Schizophrenia and Bipolar Disorder: Differences and Overlaps

Wolfgang Maier; Astrid Zobel; Michael Wagner


Curr Opin Psychiatry. 2006;19(2):165-170. 

In This Article

Abstract and Introduction


Purpose of Review: Following the recent progress mainly in the fields of genetics and neurobiology, the validity of the diagnostic distinction between schizophrenia and bipolar disorder is increasingly challenged.
Recent Findings: Evidence for basic neurobiological processes common for both disorders is expanding with regard to (a) susceptibility genes, (b) neurodevelopment (for example myelination), and (c) brain functions (for example sensory gating, visuospatial achievement). Recent epidemiological studies also stress communalities.
Summary: The diagnostic split between schizophrenia and bipolar disorder is unable to define distinct etiological and/or pathophysiological entities.


The nature of severe mental illness has been under debate for more than a century. On the one hand, a continuum of severity but only one disease process is claimed; on the other hand, two or more disease processes are postulated that can be identified by cross-sectional symptom patterns and features of long-term course. The most influential position of the last kind was introduced by Kraepelin who distinguished between schizophrenia and manic-depressive illness (Kraepelin's dichotomy). Kraepelin was impressed by the differential symptomatic long-term course and outcome with a predominantly enduring symptomatic impairment in schizophrenia compared with episodic course in bipolar disorder ('Diagnose-Verlaufs-Einheiten'). A vast majority of clinicians and all diagnostic manuals accepted and reformulated this position.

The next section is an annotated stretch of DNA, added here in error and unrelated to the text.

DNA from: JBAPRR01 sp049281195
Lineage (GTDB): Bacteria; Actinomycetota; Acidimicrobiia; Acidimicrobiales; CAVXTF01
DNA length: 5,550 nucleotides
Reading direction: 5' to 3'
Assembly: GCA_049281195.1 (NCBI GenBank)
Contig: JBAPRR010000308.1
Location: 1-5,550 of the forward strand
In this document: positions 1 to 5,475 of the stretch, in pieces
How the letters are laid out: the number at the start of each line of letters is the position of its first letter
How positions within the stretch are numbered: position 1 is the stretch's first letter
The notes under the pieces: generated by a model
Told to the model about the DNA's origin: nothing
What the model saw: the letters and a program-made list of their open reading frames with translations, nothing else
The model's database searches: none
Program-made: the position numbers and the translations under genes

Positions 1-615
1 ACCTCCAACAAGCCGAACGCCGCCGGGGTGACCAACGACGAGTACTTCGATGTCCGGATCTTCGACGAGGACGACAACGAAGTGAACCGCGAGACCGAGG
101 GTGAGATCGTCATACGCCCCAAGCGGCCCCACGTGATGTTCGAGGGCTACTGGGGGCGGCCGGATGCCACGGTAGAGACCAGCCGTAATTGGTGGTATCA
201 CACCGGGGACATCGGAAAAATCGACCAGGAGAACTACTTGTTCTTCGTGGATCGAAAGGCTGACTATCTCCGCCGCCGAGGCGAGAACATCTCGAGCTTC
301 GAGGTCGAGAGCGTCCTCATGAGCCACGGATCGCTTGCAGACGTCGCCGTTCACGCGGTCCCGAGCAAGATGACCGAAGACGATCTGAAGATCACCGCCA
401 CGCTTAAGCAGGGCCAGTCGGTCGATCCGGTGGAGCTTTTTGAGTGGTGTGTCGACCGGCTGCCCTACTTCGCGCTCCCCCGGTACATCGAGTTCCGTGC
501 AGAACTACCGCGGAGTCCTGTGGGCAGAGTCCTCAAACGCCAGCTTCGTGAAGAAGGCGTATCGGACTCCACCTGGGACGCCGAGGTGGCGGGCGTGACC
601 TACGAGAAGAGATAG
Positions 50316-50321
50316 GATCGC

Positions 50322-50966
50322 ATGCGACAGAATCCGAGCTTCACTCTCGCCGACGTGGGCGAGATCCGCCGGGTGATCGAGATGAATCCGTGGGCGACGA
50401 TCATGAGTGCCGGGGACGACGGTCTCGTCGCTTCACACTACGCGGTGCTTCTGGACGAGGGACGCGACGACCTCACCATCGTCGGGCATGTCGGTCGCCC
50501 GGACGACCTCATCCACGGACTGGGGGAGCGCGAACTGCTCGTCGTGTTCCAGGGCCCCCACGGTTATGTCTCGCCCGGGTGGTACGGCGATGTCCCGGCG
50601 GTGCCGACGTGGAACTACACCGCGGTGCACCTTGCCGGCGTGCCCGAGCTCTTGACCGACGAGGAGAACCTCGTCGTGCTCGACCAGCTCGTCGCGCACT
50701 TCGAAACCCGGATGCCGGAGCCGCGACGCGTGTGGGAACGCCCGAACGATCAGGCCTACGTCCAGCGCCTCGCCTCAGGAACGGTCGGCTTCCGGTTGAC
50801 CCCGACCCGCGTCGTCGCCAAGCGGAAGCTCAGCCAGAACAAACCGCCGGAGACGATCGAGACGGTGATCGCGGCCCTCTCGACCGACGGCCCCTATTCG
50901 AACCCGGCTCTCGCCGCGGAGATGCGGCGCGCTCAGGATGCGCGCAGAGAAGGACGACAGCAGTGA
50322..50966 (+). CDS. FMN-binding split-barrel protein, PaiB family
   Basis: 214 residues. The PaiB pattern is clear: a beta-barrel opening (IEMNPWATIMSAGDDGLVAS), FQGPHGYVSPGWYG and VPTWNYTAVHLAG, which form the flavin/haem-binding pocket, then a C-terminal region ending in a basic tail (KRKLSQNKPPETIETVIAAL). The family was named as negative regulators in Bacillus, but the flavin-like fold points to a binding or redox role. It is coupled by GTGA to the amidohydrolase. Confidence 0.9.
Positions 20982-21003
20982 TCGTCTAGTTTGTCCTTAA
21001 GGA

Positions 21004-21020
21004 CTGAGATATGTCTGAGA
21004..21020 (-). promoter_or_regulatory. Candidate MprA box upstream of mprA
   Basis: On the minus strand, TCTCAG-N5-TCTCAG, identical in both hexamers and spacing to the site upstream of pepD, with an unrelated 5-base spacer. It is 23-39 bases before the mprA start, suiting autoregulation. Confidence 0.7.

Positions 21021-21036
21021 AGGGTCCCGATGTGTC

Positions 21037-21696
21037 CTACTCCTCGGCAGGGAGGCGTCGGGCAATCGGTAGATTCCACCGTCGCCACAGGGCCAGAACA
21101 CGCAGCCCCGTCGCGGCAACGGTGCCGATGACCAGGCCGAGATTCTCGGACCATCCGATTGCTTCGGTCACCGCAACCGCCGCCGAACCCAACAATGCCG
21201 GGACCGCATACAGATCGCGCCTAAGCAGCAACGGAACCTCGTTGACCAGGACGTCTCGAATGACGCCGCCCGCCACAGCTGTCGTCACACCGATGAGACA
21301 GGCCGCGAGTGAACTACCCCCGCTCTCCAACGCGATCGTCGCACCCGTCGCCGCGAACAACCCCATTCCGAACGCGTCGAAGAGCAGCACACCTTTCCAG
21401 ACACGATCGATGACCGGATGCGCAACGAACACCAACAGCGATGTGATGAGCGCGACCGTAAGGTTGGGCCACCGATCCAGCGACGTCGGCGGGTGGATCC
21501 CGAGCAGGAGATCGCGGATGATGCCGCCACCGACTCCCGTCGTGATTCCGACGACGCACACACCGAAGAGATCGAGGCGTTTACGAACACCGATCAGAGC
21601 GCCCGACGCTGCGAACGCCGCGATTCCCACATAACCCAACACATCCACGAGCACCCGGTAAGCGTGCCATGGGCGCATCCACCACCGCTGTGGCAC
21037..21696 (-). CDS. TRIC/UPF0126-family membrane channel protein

Both disorders, schizophrenia and bipolar disorder - diagnosed according to the prevailing manuals International Classification of Diseases, Tenth Revision (ICD-10) and Diagnostic and Statistical Manual of Mental Disorders, Fourth Edition (DSM-IV) - reveal striking similarities: (a) lifetime prevalence of about 1% in males and females (independent of culture); (b) early age at onset (between late adolescence and early adulthood); (c) familial aggregation due to genetic influences with very similar recurrence risks of the same disorder among relatives (~10-fold increase in children); and (d) comparable concordance rates for monozygotic and dizygotic twins with heritability estimates of 60-80%. The fact that both disorders are genetically complex with multiple genes operating in concert with nongenetic environmental factors has now gained consensus.

During recent decades, arguments in favor of a basic dichotomy were discussed along the subsequent criteria:

  1. differential clinical phenomenology and long-term course,

  2. differential etiology (particularly family history),

  3. differential biological correlates, and

  4. differential treatment response (not discussed here).

Evidence was compiled over decades so that the diagnostic split is supported by criteria (1)-(4). A vast majority of phenomenological long-term follow-ups and family and twin studies were interpreted in favor of Kraepelin's dichotomy. New methodological approaches, however, opened new perspectives on this classical issue challenging a strict dichotomy.[1] In line with this tendency, treatment for both disorders became more similar (but will not be discussed here).


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